Motor oils and filters were among the fastest growing automotive aftermarket categories online in 2020 in the United States, as the pandemic altered the do-it-yourself landscape last year and through May this year, according to a market analysis and business intelligence firm.
The top growing aftermarket categories with the online consumer last year included motor oil, which grew by $67 million, or 72%, and filters, which grew by $53 million, or 35%, according to findings by The NDP Group in Auto Care Association’s 2022 Factbook. The categories are ranked by absolute online dollar growth, as part of NPD Group’s Checkout service.
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“Almost every retail industry was directly affected by pandemic-driven changes in consumer behavior, and the automotive aftermarket was no different,” Nathan Shipley, executive director and industry analyst for The NPD Group, said in a news release. “With the reduction in driving behavior last year, many thought the industry would take a significant hit. Instead, we saw an uptick in project and recreational purchases for the old antique car parked in the garage, the new boat or RV purchased for family vacations, or simply products to detail the ‘daily driver’ vehicles sitting idle in the driveway, all of which offset any downside from the reduction in miles driven.”
The automotive aftermarket grew by 18% from January through May of 2021, NPD said in a news release, and some of that growth so far this year can be credited to the millions of new aftermarket consumers added last year. Based on analysis of tracking data, nearly 4 million people were new to the U.S. aftermarket in 2020. NPD noted the aftermarket spend increased almost 9% per buyer in 2020. While the online spend per buyer jumped more than 25%, NPC found that in-store buyers spent considerably more. The frequency of purchasing online for aftermarket consumers was 1.5 times per year, compared to 5.6 times per year in-store.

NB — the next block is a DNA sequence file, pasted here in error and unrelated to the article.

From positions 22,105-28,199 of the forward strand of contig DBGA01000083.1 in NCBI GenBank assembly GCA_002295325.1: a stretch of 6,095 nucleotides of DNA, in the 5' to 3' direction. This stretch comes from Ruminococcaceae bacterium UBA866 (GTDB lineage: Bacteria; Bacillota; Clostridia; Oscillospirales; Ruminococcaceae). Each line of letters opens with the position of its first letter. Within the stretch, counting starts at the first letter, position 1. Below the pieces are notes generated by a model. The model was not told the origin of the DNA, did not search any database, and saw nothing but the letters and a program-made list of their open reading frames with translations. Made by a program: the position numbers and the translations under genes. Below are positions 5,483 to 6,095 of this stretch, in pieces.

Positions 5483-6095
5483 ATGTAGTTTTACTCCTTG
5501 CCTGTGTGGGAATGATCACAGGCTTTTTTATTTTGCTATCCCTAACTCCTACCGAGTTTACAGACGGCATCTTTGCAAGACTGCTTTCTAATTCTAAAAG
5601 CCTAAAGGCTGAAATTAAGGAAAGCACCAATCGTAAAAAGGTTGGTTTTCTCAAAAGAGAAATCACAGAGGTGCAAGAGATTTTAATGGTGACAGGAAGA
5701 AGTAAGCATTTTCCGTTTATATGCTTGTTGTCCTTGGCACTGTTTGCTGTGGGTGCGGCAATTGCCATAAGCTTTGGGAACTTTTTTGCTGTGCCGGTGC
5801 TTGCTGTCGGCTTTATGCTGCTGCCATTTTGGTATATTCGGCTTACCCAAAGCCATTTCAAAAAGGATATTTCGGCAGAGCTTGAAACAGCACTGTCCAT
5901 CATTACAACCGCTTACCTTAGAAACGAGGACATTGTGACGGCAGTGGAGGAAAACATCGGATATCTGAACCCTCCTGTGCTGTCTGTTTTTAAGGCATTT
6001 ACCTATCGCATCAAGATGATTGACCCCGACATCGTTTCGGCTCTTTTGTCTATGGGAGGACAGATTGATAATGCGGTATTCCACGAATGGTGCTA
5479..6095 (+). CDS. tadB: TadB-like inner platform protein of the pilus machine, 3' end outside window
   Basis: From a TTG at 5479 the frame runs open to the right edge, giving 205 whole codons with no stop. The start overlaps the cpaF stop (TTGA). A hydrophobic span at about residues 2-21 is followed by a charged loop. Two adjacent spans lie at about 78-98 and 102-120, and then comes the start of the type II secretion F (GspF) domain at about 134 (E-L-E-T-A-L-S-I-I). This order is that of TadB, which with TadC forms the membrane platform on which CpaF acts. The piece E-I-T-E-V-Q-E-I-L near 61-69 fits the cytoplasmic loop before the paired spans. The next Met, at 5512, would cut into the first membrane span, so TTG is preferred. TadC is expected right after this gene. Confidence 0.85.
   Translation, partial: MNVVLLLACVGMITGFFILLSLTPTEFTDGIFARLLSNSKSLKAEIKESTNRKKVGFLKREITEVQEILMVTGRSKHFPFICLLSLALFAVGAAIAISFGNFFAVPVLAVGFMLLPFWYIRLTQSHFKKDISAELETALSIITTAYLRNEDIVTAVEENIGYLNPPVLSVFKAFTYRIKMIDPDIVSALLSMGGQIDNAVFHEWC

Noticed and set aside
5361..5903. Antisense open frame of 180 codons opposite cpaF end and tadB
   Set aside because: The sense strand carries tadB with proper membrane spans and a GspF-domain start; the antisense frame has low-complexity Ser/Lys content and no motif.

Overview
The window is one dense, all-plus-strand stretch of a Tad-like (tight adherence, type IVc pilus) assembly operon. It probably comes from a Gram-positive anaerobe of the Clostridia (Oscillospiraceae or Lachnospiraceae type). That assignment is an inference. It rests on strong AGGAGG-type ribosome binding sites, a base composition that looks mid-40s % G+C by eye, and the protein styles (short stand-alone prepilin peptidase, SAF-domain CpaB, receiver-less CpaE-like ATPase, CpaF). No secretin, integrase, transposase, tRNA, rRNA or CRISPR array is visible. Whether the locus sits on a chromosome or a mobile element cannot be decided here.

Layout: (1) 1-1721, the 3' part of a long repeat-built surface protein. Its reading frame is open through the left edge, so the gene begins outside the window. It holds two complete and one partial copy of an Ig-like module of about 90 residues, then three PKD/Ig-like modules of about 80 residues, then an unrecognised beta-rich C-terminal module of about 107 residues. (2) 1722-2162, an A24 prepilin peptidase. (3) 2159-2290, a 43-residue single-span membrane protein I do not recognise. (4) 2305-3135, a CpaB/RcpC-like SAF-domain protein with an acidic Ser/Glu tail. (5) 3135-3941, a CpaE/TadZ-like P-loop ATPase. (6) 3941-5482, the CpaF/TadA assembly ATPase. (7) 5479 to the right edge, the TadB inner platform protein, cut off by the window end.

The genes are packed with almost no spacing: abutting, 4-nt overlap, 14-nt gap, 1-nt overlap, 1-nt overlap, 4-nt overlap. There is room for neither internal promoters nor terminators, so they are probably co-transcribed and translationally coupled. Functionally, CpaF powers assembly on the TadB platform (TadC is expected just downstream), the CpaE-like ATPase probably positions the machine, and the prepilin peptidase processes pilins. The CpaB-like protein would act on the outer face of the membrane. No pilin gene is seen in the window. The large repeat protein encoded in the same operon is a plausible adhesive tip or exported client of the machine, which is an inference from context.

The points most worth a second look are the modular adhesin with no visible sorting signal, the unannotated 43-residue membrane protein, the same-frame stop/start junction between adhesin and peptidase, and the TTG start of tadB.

The company found that 64% of aftermarket consumers last year shopped in-store only, and 31% shopped both in-store and online. Just 11% shopped online only.
In an infographic posted in June, NPD said its analysis of online shopping showed that the online auto parts shopper is 50% more likely to do major auto repairs themselves than non-online auto parts shoppers. The online auto parts shopper typically lives in the suburbs or a rural area, is a homeowner and is 27% more likely than other shoppers to drive a car or motorcycle to work.
In another infographic posted last month, NPD noted that despite having a negative impact on miles driven, the pandemic led to both existing and all-new automotive aftermarket consumers spending more time taking on car care projects last year.
“The automotive [do-it-yourself] consumer landscape looks different today than it did prior to 2020,” Shipley said. “Taking the time to better understand the who, what, where and why behind these changing consumer patterns will pay huge dividends in the future. Not only does our industry have all-new people to market to, but consumers who were already engaged with us have changed their behavior, too. Marketing and pricing efforts should look different post-pandemic as a result.”